The future of the comic book industry. The Multiverse expands. Encouraged by the recent success of Ms. Marvel and the new Black Panther, minority readers and viewers could be welcomed into comics. This could lead to a further diversity among genres, titles, and characters.

Inspired by Image comics, new niches could thrive and their success could raise all ships, bringing steady growth to the industry, not just among classic superhero titles. And rather than recast Chris Evans into a new white male Captain America, Marvel could give the cinematic shield to Sharon Carter or The Falcon and revitalize the franchise with a couple well-received movies with these new leads.

This new diversity and creativity would provide variety and welcome new comic readers in by allowing previously unforeseen niches of readers to pop up in the hobby. Young girls could buy Wonder Woman action figures, while older minority readers are welcomed in through more diverse properties. Meanwhile, OG nerds will still have their immense back catalog to wax nostalgic over.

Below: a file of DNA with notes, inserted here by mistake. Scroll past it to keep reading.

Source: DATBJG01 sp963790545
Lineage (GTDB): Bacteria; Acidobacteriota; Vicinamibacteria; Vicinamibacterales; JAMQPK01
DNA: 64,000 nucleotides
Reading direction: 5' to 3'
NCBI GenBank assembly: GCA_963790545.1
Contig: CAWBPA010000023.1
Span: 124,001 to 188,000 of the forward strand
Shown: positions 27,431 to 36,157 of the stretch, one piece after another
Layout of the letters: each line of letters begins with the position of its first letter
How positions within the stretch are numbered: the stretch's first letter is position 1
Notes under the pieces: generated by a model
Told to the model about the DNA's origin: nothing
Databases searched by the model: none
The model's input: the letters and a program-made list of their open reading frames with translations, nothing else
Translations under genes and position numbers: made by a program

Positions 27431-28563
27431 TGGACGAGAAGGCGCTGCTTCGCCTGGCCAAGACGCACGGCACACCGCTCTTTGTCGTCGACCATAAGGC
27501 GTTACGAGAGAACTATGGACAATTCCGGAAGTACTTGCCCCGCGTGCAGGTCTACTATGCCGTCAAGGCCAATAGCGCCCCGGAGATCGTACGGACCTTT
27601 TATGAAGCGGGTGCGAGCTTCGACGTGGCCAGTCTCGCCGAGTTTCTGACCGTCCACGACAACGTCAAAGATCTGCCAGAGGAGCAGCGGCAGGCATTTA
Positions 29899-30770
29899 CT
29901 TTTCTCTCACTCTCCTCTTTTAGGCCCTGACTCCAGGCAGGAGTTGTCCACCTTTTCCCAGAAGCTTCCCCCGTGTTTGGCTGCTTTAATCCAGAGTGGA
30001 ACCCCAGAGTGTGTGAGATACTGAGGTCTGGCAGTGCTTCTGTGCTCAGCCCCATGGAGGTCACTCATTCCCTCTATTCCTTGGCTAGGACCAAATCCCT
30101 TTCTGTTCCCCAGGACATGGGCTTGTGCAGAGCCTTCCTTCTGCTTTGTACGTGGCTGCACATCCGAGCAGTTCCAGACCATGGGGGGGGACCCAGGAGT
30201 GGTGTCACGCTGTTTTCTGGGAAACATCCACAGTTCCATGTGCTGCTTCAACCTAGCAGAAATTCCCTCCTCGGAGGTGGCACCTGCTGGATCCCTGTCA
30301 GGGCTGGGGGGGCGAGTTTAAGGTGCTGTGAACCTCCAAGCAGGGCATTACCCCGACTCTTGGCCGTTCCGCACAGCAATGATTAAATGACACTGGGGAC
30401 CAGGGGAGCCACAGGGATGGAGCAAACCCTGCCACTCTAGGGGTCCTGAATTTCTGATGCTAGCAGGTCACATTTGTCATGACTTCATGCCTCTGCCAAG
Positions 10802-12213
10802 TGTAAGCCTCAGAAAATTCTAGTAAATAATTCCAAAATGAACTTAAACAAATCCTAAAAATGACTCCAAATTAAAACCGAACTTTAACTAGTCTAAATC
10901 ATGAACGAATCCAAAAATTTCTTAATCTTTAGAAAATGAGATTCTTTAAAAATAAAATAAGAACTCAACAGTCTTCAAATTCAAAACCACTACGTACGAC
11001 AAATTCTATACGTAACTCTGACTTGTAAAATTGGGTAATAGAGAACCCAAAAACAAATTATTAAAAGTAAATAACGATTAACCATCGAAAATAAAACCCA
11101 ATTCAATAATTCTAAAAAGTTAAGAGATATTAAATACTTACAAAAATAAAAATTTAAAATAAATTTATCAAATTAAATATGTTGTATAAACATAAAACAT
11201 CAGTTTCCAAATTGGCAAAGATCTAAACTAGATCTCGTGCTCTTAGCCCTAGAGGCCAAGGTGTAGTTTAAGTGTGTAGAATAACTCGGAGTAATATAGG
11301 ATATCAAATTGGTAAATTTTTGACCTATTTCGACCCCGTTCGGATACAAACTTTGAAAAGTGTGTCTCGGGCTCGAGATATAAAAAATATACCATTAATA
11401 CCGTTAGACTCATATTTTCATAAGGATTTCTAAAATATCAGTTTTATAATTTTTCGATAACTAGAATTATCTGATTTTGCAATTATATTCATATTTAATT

Obviously, these are all hypothetical future scenarios. I don’t have a wizard’s orb, after all. But it’s easy to imagine any of these scenarios representing the future of the comic book industry. Obviously, lots depends on the popularity and relevance of movie properties in broader culture. More depends on a decision to retrench to core characters or to take a more diverse approach.

So knows knows? Personally, I’ve read comics for 30+ years so I’d love for superheroes to continue to exist in some form. But darned if I want them to look only like they did in the 70s. I love both Image comics and the diversity of characters that the big two are slowly moving toward. So I’d love to see the Multiverse expand, but that’s just me.